Similar demonstrations aimed at raising fast-food workers’ wages took place earlier in the year in Chicago and New York
A series of industrial protests hitting America’s gigantic fast food industry has spread to cities in the Midwest as workers from several national chain restaurants have gone out on strike for better pay.
On Friday in Detroit organisers were expecting at least 400 workers from at least 60 stores to come out and protest. Organisers said early actions had already seen restaurants, including several McDonald’s branches, a Long John Silver’s and a Popeye’s, forced to close by the attention of strikers.
The action comes a day after two days of similar protest in St Louis, Missouri, which saw 100 workers walk off their jobs at chains like Wendy’s, Domino’s and Jimmy John’s. It also follows similar actions in Chicago and New York earlier this year in what labour experts call the largest such disputes to ever hit the industry.
The demonstrations are aimed at highlighting a demand for a $15-an-hour wage and the right to form a union without fear of employer intimidation.
Kenta Jackson, a 21-year-old shift manager at Church’s Chicken in St Louis, said she had been moved to join the protest due to the difficulties of making ends meet on her wage of $8.50 an hour. “I work 40 hours a week and still cannot get by. If I have three different bills I have got to make a decision which of them I can pay,” she told The Guardian.
The fast food strikes are the latest in a series of disputes which have struck some of the lowest paid sectors of the American economy. Last year retail giant Walmart was hit by a series of walkouts by some of its workers, who were also demanding higher pay. The firm’s supply chain, which often uses third-party warehouses, was also hit by industrial disputes.
Labour groups in the US have increasingly adopted the cause of workers as statistics show that the tepid US economic recovery has been fuelled by an increase in low-wage work. A survey by the National Employment Law Project last year revealed that though lower wage jobs had made up 21% of job losses in the Great Recession, they had also made up 58% of the jobs created by the recovery.
In the St Louis area, local organisers estimate that some 36,000 workers toil in the fast food industry at wage levels which often still see them get government assistance to get by. “Increasingly, fast food jobs are the only options for St Louisans, but these workers can’t even afford to pay for rent, food and carfare. If the workers earned more, fast food workers would spend that money at local businesses here in St Louis and help lift our economy,” said the Rev Martin Rafanan, a local director of the campaign.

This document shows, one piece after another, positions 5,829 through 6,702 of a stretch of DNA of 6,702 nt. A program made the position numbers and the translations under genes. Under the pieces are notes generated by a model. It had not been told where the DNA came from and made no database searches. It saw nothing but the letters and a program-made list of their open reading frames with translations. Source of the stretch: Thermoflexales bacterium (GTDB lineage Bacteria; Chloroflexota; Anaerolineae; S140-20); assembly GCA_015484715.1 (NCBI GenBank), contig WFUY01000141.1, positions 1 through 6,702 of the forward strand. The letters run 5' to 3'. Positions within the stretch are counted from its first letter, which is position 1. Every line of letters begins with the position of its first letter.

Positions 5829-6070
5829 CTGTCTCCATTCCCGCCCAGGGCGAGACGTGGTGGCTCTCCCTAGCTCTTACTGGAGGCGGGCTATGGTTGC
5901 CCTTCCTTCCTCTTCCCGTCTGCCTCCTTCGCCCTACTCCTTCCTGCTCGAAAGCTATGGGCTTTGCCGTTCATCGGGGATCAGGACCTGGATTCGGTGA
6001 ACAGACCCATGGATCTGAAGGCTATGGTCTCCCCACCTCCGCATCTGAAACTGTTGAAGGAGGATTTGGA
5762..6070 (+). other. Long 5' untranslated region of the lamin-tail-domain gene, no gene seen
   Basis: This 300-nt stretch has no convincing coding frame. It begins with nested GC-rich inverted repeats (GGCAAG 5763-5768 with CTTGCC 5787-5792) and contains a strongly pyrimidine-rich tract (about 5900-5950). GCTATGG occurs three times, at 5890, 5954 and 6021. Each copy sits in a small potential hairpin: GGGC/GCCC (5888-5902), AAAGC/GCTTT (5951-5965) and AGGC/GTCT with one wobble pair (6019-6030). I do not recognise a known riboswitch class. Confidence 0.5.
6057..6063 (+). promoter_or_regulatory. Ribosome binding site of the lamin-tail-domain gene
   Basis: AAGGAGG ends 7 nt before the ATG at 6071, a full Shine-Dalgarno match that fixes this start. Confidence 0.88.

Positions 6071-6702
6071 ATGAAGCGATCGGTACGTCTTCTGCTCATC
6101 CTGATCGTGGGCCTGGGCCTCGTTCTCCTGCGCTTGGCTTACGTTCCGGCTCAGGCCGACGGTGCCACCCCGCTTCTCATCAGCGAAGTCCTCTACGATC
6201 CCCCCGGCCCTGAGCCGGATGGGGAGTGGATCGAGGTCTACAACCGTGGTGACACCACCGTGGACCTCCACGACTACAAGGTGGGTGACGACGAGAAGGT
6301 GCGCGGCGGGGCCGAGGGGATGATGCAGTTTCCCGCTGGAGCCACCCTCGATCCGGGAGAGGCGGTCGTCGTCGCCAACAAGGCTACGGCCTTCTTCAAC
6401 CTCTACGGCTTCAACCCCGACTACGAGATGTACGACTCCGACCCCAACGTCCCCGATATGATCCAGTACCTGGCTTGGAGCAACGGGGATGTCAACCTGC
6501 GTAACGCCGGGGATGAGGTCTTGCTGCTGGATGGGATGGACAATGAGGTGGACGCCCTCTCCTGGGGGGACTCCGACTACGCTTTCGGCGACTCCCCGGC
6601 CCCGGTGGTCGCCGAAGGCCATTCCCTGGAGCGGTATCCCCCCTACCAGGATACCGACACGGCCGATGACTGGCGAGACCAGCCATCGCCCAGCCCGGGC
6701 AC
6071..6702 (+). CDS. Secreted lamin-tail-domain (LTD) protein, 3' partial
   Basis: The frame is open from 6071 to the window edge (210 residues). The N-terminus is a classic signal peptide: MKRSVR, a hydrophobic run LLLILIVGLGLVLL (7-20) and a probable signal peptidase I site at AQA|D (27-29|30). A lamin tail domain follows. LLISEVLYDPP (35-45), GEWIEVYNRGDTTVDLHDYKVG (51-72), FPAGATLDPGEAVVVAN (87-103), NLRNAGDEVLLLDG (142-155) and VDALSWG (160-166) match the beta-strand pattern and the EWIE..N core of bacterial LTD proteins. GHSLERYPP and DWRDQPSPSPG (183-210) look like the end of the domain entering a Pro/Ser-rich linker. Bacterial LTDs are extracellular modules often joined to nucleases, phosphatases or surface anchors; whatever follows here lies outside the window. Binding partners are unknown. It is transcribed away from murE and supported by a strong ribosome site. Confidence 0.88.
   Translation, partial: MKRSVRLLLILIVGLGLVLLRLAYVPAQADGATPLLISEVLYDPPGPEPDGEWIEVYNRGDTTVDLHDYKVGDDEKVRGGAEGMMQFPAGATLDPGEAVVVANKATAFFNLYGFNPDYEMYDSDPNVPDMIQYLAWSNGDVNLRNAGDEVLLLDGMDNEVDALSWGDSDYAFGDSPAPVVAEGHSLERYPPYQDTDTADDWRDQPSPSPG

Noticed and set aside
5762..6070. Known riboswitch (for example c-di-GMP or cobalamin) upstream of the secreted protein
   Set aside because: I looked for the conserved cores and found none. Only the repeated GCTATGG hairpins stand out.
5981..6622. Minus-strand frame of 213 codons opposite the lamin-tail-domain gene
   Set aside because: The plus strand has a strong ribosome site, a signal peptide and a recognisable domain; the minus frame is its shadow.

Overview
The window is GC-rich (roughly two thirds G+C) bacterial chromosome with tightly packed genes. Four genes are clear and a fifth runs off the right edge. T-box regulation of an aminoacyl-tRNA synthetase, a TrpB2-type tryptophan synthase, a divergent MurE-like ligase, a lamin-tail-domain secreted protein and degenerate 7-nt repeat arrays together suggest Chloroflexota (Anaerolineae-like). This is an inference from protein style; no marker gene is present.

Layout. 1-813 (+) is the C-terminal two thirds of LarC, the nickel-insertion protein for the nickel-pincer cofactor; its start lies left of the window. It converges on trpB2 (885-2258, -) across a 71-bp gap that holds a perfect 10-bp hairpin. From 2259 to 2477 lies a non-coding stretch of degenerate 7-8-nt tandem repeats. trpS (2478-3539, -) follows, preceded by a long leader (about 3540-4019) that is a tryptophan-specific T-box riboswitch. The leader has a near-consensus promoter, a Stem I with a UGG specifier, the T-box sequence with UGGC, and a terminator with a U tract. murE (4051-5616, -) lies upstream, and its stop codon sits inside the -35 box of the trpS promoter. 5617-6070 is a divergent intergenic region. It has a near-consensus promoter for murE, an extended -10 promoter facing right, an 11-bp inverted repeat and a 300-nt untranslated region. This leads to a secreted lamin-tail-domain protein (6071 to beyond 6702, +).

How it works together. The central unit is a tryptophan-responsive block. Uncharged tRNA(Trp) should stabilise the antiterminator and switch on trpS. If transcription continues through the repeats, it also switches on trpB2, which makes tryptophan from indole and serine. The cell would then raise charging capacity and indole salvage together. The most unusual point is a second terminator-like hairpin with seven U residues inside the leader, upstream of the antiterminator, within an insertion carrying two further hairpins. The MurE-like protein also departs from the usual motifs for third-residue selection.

[Fast food worker at New York City wage protest via Flickr user peoplesworld]
Kim Jong-un threatens to restart nuke tests as Trump’s efforts to talk to the regime fall apart again: report
On Tuesday, CNN's Brian Todd reported that the North Korean regime is on the brink of rescinding what little they promised President Donald Trump, as the future of his efforts to continue talks appear uncertain.
"Kim Jong-un's regime is once again in negotiation by intimidation," said Todd. "Just two weeks after their historic meeting at the DMZ, and President Trump's short stroll into North Korea, North Korea's dictator Kim Jong-un appears to be threatening to start testing his nuclear weapons again. In a new statement, Kim's foreign ministry calls the joint U.S./South Korean military exercises planned for next month a breach of the main spirit of what President Trump and Kim agreed to in Singapore, and says, 'We are gradually losing our justifications to follow through on the commitments we made with the U.S."
Republican freaks out after Democrat quotes Trump’s racist statement on the floor of Congress
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Rep. Eric Swalwell (D-CA) rose to support the resolution, listing multiple instances of racism from the commander-in-chief.
As part of the list, Swalwell noted Trump's attacks on "sh*thole countries."
After he swore on the floor by quoting the president, Republicans freaked out.
Rep. Doug Collins (R-GA) complained and got in a back-and-forth with Swalwell.
Collins sought to have Swalwell's words stricken from the Congressional Record, which would have banned him from speaking for the rest of the day.
Appeals court delivers ‘tremendous blow to federal workers’ with decision to uphold Trump’s anti-union executive orders
"There must be a check on the president's power to destroy federal employees' union rights."
Unions representing hundreds of thousands of federal employees on Tuesday vowed to fight a federal appeals court ruling in which a three-judge panel unanimously upheld President Donald Trump's executive orders attacking workers' rights.
The U.S. Court of Appeals in the D.C. Circuit said that it lacked jurisdiction to block Trump's orders, which made it easier to fire federal employees, limited the amount of time workers can spend on union business, and compelled federal agencies to devise unfavorable contracts with unions.